Wind farm in Montana wins court case against state’s PSC

Caithness wind farm

Caithness Energy wind farm won this Wednesday a court case against Montana’s Public Service Commission over a price dispute of the energy the company would sell to NorthWestern Energy from battery storage.

District Judge Kathy Seeley ruled in favor of Caithness Energy, that currently holds the Caithness Beaver Creek operation, a $500 million wind farm project. The judge said that the terms set by the PSC underpaid Caithness for the electricity it would sell to NorthWestern Energy.

Caithness’ wind farm is the first renewable project in Montana with battery storage capacity; the company intended to sell its energy at a higher price, as it would sell it at peak hours, even when the wind wasn’t blowing.

Nevertheless, the PSC ruled that the batteries had no impact on the value of what Caithness was supposed to sell; that it wouldn’t be getting better prices even with the battery capacity. Case was taken to court.

“The Commission could only reach this conclusion if it unreasonably ignored substantial record evidence.” The judge Seeley said, ordering the Commission to give the batteries their due; and let Caithness sell at better rates in peak hours.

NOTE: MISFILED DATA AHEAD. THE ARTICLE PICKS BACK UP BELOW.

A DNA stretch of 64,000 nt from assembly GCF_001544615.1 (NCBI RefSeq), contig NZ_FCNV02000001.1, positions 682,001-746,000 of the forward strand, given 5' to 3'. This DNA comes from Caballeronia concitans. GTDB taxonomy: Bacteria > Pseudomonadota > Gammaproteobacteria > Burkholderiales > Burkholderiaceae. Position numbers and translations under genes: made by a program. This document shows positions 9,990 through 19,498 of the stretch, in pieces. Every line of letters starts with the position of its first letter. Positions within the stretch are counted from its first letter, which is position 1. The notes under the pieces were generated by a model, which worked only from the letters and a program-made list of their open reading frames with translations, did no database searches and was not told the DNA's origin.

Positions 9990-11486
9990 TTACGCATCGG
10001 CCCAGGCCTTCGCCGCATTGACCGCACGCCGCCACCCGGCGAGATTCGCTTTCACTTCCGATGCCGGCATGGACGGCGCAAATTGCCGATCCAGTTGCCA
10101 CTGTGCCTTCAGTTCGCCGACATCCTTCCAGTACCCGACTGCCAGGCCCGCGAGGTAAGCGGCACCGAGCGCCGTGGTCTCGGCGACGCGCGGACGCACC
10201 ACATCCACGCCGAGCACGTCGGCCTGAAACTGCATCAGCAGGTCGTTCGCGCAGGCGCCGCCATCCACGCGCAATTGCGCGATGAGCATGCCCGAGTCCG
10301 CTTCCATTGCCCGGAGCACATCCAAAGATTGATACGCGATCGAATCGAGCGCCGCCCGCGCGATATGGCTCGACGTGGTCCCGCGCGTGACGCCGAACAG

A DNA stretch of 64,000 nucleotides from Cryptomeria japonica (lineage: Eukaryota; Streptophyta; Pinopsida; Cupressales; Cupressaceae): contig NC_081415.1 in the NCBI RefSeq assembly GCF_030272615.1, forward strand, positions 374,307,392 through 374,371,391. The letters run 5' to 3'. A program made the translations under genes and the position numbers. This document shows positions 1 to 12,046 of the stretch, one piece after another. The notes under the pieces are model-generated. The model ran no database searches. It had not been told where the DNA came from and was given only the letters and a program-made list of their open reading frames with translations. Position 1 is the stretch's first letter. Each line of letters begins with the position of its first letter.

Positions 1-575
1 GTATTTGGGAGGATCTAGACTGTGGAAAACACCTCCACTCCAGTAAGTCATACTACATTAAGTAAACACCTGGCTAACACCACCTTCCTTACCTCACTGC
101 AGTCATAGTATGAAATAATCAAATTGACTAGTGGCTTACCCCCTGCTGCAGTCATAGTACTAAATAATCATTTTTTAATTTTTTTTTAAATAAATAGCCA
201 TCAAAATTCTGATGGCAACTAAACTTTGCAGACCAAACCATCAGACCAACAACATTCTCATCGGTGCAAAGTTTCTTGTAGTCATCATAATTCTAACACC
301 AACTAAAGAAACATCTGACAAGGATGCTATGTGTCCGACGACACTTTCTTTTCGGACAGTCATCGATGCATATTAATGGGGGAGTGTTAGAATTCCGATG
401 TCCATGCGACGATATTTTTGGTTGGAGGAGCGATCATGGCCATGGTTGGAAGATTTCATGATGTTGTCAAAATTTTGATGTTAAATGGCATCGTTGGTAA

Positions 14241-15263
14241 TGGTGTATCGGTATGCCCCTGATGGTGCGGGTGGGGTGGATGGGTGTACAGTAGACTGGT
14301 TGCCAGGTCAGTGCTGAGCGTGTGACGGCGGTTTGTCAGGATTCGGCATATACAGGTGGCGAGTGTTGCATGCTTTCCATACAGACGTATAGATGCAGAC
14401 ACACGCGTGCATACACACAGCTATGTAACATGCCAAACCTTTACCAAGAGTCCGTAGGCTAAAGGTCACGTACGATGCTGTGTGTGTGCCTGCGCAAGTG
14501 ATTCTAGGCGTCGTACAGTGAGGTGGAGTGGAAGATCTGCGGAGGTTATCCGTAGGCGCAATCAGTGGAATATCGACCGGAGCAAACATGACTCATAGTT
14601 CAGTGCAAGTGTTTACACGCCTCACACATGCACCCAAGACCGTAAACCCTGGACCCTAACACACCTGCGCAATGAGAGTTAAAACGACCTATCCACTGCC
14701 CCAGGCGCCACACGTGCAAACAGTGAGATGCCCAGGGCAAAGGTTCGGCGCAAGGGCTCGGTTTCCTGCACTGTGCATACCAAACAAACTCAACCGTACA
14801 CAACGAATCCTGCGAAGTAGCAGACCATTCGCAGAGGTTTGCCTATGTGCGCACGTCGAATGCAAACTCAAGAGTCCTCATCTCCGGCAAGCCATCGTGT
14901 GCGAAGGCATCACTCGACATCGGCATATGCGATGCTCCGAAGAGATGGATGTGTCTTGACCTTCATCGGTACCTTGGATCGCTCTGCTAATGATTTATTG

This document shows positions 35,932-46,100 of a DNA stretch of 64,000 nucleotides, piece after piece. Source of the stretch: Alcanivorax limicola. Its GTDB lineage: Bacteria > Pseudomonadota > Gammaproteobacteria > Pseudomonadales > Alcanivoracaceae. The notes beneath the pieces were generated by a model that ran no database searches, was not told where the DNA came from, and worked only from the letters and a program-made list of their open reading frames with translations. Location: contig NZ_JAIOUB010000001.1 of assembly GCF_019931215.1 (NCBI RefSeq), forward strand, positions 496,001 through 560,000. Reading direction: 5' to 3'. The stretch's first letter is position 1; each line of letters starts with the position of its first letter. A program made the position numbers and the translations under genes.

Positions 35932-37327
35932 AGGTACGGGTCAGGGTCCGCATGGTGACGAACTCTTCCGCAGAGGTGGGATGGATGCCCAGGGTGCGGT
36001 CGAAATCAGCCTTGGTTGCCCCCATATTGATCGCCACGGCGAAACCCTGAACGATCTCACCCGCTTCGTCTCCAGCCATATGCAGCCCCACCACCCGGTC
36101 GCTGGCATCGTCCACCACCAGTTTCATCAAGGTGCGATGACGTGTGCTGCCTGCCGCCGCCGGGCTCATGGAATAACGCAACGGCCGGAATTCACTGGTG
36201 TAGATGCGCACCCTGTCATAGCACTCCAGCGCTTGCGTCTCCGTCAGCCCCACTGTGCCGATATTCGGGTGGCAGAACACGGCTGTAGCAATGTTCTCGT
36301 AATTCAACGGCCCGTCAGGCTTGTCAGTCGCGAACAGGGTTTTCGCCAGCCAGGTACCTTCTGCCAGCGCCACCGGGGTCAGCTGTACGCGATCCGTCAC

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Caithness wind farm under PURPA’s frame

“The project is very much viable. We’re very interested in it. We have the land under lease. We have the interconnect we’ve spent millions of dollars on and we would very much like to go forward,” said Ross Ain, Caithness Energy’s CEO.

Caithness is a New York company with assets across the country from Nevada to California. Its portfolio includes 13 natural gas power plants, two solar farms and two hydroelectric projects. Caithness Beaver Creek is their first wind farm with battery capacity.

It entered Montana’s market under the federal Public Utility Regulatory Policies Act (PURPA); which guarantees projects like Caithness with a federal contract to sell to a monopoly utility, and negotiate the price based on the utility’s avoided costs.

Nevertheless, the PSC and NorthWestern Energy have constantly undermined PUPRA as they dismiss other projects. As reported by the Montana Standard, twice this year the Montana Supreme Court ruled against both over a billings issue with a solar farm and several other small companies qualified to sell to NorthWestern, under PURPA’s frame.

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